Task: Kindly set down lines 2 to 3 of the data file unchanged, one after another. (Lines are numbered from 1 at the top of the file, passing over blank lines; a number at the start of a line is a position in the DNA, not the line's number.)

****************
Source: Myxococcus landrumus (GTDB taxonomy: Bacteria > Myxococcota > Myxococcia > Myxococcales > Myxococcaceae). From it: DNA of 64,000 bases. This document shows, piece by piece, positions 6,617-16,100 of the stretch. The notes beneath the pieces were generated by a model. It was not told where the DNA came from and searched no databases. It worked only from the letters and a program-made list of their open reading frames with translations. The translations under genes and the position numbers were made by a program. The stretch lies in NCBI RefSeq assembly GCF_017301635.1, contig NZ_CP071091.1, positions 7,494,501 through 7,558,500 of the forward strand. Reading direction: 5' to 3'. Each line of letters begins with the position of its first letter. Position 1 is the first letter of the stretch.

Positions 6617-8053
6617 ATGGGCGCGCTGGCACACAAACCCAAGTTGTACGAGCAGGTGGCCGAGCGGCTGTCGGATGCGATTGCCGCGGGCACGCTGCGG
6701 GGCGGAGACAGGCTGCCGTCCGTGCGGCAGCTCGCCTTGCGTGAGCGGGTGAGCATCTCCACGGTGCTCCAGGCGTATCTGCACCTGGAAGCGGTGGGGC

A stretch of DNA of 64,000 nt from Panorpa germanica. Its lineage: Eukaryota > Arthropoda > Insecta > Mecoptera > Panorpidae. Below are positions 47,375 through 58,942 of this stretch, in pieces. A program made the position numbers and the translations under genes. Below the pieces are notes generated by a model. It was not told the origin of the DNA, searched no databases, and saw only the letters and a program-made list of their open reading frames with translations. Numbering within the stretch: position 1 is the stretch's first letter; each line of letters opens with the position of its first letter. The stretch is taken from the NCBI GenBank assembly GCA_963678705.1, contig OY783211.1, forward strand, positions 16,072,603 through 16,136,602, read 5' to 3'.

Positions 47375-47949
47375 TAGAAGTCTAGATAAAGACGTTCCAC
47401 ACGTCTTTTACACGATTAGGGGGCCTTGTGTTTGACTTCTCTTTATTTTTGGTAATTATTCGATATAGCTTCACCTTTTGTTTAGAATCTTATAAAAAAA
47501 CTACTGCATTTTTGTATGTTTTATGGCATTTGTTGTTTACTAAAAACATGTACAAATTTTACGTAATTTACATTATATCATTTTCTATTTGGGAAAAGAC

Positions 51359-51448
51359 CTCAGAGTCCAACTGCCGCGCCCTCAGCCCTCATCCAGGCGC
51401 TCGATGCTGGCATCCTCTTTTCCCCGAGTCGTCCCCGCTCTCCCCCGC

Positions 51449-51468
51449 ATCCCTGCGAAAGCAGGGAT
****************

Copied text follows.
Positions 6617-8053
6617 ATGGGCGCGCTGGCACACAAACCCAAGTTGTACGAGCAGGTGGCCGAGCGGCTGTCGGATGCGATTGCCGCGGGCACGCTGCGG